I think the real use of ToucHb is in the peripheral health centres (PHCs) in India. It is not affordable to have an automated hemoglobinometer in the peripheral health centres. It is also not possible to run emergency blood tests and get the results quickly while at a health centre in remote villages. If a machine like ToucHb could be provided to the doctor working in the PHCs, it would be of help to her/him to find out the hemoglobin level with higher accuracy than the clinical tests, and determine the mode of management of the patient. Knowing the degree of anemia is of importance to a doctor because the mode of management of the patient depends on the level of hemoglobin in blood. For those who have mild to moderate anemia, oral iron tablets might suffice. Some might require iron infusions. Those having severe anemia might require a blood transfusion and prompt referral to a higher centre or a tertiary level hospital. The machine will also show the oxygen saturation, which is of no relevance to the ASHA worker, but certainly of use for the doctor to know the health status of the patient. The machine will quickly get the heart rate of the patient, which would help the doctor to diagnose tachy/brady-cardia, and find out the cause for it.

Yes, ToucHb is a marvelous equipment that will democratize healthcare. I wish Myshkin and BioSense all the very best in their future endeavors and hope that they invent more such instruments in future.

Thanks to IndiBlogger and Franklin Templeton Investments partnered the TEDxGateway Mumbai in December 2012 for inspiring me to write this article.

Tidbits :
1. Did you know that Myshkin has done his research on Wikipedia just like I did?
2. At 3:00 minutes on Myshkin's TEDx video, a syringe pricking the arm is shown. It is not a syringe for collecting blood, but one that is used to test for allergy to substances such as tuberculin. Also read Mantoux test.

Saturday, June 15, 2013

The House of Joy

It was on the afternoon of 8th March 2013 that I received a call from The Cradle Hospital, Calicut informing that I won the award for the second best essay. I was informed that a Woman's Day Celebration Party is happening in The Cradle Hospital that evening. Now, 8th of March is women's day, and I had elaborate plans for the evening on Wikipedia. Nevertheless, I decided that I must go because I had never celebrated any occasion at a hospital, and the prospect of visiting a hospital with world-class facilities cheered me up. Being a medical student, I was always inclined to observe the functioning of hospitals, and now I had the awesome opportunity to meet some nice doctors and see a world-class hospital!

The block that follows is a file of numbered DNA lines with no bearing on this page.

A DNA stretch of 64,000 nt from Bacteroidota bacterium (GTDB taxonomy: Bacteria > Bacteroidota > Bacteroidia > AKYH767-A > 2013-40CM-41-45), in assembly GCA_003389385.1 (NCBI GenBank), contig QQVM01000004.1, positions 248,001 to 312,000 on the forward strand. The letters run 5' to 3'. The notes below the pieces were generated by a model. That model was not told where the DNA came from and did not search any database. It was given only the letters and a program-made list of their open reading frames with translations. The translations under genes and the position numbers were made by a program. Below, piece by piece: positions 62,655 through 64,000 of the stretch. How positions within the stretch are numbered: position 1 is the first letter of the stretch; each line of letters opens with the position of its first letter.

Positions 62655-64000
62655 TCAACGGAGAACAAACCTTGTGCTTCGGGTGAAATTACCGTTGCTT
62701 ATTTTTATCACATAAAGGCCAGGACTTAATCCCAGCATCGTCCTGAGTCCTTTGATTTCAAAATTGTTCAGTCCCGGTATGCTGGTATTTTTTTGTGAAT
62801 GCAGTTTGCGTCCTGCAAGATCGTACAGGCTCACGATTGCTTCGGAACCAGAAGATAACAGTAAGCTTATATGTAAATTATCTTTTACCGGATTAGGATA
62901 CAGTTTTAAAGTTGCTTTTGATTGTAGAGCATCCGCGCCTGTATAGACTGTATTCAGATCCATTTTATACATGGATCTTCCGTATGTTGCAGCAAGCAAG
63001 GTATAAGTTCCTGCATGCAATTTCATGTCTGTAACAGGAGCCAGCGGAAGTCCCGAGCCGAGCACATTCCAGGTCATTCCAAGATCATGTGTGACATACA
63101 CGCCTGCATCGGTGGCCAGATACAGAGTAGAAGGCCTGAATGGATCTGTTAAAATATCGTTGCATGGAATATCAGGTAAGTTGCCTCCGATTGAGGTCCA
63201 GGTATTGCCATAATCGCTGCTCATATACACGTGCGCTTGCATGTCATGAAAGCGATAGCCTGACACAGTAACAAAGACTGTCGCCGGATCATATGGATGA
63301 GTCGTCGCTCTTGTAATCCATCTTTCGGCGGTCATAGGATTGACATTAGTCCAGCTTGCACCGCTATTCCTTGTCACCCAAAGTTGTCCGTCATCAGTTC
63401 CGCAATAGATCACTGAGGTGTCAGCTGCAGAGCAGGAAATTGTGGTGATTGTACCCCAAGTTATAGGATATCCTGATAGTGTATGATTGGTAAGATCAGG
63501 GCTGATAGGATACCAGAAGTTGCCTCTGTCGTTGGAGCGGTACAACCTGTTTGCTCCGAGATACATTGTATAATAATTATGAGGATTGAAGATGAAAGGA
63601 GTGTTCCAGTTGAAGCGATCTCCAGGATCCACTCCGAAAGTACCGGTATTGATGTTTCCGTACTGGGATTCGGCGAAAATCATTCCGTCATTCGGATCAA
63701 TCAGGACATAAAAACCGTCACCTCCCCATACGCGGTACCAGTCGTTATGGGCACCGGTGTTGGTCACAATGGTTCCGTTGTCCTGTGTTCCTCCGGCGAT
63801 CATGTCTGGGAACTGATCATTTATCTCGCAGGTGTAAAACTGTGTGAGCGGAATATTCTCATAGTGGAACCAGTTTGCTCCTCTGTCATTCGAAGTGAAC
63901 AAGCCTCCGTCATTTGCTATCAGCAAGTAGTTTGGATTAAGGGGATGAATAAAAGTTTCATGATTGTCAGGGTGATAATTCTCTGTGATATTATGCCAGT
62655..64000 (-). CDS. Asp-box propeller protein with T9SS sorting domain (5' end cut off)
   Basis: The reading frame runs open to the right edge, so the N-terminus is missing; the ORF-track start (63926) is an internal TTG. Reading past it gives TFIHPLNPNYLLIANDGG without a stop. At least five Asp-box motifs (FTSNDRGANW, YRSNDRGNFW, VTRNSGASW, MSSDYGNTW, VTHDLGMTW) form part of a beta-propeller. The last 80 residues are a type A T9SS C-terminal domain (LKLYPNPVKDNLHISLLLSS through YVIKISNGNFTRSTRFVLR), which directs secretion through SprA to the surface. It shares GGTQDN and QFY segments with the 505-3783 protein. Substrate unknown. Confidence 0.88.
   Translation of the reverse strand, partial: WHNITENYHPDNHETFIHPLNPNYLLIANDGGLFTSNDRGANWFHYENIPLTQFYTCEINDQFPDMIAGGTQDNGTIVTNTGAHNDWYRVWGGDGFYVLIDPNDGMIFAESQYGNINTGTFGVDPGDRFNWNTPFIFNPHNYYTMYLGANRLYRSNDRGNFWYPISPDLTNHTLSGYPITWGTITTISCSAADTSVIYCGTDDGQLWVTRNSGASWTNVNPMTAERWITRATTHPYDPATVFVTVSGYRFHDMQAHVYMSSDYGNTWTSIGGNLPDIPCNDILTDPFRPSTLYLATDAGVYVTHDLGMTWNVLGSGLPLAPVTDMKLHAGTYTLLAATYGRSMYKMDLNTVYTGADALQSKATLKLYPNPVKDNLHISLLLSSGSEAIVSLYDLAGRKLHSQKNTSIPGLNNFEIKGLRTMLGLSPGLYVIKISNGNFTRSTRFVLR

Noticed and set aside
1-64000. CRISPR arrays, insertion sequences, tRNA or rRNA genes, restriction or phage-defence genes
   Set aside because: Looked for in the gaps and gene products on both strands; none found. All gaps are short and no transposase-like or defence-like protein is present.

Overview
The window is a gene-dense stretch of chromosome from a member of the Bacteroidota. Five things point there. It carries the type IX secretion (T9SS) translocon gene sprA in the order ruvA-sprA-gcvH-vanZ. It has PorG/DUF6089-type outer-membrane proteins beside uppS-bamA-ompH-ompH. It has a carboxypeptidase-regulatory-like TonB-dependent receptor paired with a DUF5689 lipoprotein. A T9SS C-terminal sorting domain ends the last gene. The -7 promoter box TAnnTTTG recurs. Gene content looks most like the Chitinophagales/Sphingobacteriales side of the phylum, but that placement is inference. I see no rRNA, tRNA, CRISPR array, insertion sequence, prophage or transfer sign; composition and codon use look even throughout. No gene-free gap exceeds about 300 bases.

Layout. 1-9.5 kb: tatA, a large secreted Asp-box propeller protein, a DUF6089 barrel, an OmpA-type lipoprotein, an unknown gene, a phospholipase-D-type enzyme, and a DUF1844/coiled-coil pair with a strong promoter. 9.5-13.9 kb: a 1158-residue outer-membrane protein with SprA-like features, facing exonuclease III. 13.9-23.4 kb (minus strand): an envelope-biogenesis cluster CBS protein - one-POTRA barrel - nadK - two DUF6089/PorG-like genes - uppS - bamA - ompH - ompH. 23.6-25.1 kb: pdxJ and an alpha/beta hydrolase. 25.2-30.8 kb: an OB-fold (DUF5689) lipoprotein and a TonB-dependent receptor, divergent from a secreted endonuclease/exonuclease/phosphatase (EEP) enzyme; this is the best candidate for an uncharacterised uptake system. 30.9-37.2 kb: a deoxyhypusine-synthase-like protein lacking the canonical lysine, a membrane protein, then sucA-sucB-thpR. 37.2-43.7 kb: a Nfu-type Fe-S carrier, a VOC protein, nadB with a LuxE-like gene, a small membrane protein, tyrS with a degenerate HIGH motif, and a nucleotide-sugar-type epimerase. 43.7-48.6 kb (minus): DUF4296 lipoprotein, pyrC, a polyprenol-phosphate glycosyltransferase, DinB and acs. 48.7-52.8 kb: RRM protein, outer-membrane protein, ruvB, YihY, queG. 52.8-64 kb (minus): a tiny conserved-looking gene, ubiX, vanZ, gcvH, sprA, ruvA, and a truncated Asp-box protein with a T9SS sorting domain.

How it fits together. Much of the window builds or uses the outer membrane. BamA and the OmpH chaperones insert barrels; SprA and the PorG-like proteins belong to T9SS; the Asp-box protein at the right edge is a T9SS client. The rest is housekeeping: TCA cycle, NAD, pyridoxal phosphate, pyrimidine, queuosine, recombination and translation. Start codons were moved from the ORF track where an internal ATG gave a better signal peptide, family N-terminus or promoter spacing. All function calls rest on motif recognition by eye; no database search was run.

The hospital is conveniently located on the By-Pass connecting the city to the Airport. I was greeted at the reception, and when I told the receptionist that I had come for the Women's Day celebration, I was asked to wait for a while. I was then greeted by Dr. Vani, an alumnus of my medical college. She informed me that the  celebration would begin in a few minutes, and led us to the Cafe. Dr. Vani made a lasting impression on me by speaking about the patient care facilities in the hospital. We also talked about the schedule of medical students and doctors, which both of us thought were very challenging.

The Cafe resembled the one I saw in the U.S. I was confused as to what to order, and finally settled for an ice cream. Afterwards, I paid a visit to the gift shop and found cute dresses and toys made for babies. The staff at the shop was extremely friendly.

I came to meet Ms. Sunitha Manikandan, the first prize winner for the essay. She is a teacher of English in a leading public school in Kozhikode. We discussed for about half an hour about the content of our essays, which were both about the topic : "Gender Agenda: Changing Momentum."

We were then led to the roomy hall on the top floor of the hospital building. The staff of the hospital, the patients and their relatives were all present! I got introduced to Mr. Laxman, the CEO of the hospital. He was kind enough to introduce me to many of the consultant doctors. The celebrations began with a quick introduction from Ms. Abitha, the counselor of the hospital. Later, in a pleasant chat, she told me that she loves her job at 'The Cradle' because she is flexible to do multiple roles, which she thinks brings the best out of her. I and Ms. Sunita were asked to speak a few words. I was overjoyed to be given an opportunity to speak! In my brief talk, I mentioned that "The Cradle is a house of joy because this is where the doctors give gentle care to the patients to help them ease the tension associated with labour and pregnancy, and to get them their precious baby in full health". I was moved by the way the audience appreciated my speech, all thanks to Dr. Vani who encouraged me to speak!

Next, we had the cake-cutting ceremony. I and Ms. Sunita cut the cake which had poetic verses about women written on it, and it was so informal that Ms. Sunita stuffed the first piece of cake into my mouth! The cake was then cut into pieces and distributed to all attendees.
The cake-cutting. Courtesy : The Cradle facebook page

The fun part was when a quiz contest was conducted. The quiz master would ask questions, and those who answered the question correctly would win a prize! All of us had fun finding the answers, and many of us won prizes too!

At the end of the function, I asked Dr. Laxman if it was okay for me to visit the labour suites and operation theaters of the  hospital. He was quite happy to let me visit the hospital facilities. I walked in to one of the labour suites, and found full-fledged facilities! The reclining bed could at once be converted into a labour cot at the pressing of a button on its handrest. The room was beautifully decorated and clean. There was a television set and a couch. The couch was for the mother and husband of the woman in labour. They would sit along with her and give her emotional support. The soothing music, the ambient temperature and the presence of her near and dear ones was intended to make the labour a smooth process.